The rose has long been a classic symbol of romance and love, with the demand for long-stemmed roses the greatest around Valentine’s Day. This means big business for florists who sell and deliver flowers. In 2010, an estimated 198 million roses were produced for the Valentine’s Day holiday, according to the Society of American Florists. Men purchase about 75 percent of the 110 million roses sold in the U.S. at this time every year.
Top Holiday for Florists
Valentine’s Day is the number one holiday for florists, accounting for most of the industry’s fresh flower sales. Seventy-eight percent of the flowers consumers purchase for Valentine’s Day are cut flowers. With men being top customers, most who are buying long-stemmed roses for a Valentine’s Day gift are buying them for a wife or significant other, reports a 2005 Ipsos-Insight FloralTrends Consumer Tracking Study. Women also buy flowers on Valentine’s Day, often for their mothers and daughters. Some women even buy roses to send themselves.
Rose Production Although California produces 60 percent of the roses that are sold in the U.S. every year, most of the roses sold in the first weeks of February for Valentine’s Day are imported from South America. The U.S. buys more than 1 billion roses each year from overseas — mainly imported from Columbia. Because American producers are unable to grow enough roses in time to meet the increase in demand, the U.S. is forced to import some of the roses it needs for Valentine’s Day sales. Bad weather and shorter daylight hours during the winter season make it difficult to grow large crops of roses for retail distribution in February when the demand is high.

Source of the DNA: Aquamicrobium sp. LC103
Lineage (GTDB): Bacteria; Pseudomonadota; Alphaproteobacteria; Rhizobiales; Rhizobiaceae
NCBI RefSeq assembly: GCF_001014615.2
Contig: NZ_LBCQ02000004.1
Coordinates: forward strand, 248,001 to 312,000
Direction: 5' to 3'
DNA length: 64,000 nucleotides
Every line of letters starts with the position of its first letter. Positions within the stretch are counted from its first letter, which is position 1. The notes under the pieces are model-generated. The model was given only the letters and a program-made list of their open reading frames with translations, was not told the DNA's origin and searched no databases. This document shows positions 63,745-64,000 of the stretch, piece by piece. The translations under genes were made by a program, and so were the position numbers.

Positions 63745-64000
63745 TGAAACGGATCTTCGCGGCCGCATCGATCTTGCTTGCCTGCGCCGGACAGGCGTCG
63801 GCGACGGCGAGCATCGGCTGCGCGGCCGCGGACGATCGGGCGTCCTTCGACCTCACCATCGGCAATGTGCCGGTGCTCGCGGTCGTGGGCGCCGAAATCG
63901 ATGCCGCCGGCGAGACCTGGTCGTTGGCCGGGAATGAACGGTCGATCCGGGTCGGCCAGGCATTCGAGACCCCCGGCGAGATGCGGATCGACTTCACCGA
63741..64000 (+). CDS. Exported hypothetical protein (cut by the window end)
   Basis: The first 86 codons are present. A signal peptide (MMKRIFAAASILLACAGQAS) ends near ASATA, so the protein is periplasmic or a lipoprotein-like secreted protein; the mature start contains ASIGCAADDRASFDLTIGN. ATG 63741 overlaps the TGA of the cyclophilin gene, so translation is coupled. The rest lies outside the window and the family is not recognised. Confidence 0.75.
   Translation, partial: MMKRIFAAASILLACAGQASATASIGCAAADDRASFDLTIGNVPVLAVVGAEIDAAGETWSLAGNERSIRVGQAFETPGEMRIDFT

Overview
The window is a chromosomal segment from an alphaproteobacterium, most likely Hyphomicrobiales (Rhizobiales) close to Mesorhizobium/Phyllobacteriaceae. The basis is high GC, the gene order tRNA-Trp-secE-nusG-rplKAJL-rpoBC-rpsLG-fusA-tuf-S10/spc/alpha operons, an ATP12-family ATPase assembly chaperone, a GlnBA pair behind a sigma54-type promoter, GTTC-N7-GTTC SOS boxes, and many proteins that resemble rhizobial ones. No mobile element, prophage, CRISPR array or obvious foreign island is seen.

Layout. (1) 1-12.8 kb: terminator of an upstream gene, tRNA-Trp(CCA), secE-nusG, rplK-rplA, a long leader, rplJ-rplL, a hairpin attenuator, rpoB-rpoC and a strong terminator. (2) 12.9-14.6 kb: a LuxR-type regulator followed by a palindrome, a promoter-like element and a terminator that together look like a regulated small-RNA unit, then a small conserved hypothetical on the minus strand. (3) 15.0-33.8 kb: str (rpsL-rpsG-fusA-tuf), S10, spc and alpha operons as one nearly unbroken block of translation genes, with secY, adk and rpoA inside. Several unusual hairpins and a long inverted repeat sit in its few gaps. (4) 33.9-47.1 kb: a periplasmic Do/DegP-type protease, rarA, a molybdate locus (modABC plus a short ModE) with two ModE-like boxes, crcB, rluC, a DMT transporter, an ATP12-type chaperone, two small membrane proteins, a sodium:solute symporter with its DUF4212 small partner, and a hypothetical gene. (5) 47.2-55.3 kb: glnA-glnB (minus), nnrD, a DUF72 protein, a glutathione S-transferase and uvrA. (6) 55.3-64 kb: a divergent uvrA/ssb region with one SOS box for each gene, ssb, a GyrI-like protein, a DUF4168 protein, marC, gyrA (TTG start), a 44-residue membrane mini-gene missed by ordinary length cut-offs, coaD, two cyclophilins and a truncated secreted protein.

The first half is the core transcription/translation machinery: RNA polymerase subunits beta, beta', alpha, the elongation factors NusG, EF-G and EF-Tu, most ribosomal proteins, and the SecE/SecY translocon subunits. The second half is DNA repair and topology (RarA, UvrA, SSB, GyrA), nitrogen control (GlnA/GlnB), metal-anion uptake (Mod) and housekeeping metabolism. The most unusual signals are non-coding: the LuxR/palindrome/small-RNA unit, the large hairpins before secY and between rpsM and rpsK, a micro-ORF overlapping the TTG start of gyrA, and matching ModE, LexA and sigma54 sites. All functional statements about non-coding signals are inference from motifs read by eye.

Color of Roses
Receiving a bouquet of roses on Valentine’s Day sends a certain message. The color rose you receive says something, too. Red roses signifies passionate love, which may be why most of the roses sold for Valentine’s Day are red. In fact, 43 percent of all fresh cut flowers purchased as Valentine’s Day gifts are red roses. Another 29 percent of the roses that consumers purchase on this holiday are colors other than red. Although women generally expect to receive red roses on this special day, purple roses say, “I will always love you.”
Number of Roses
Valentine’s Day ranks just below Christmas and Mother’s Day in holiday floral sales. The National Retail Federation estimates that consumers will spend $1.7 billion dollars in 2011 on flowers as gifts for Valentine’s Day. Although Valentine’s Day increases the demand for long-stemmed roses, thereby increasing the price, you might want to give someone a number other than the traditional dozen. Receiving a single stem rose implies that you are the only one. Three roses stand for “I love you.” Eleven stems express the thought “I am the missing stem to make the dozen perfect.” Three-dozen long-stemmed roses mean “My heart belongs to you.”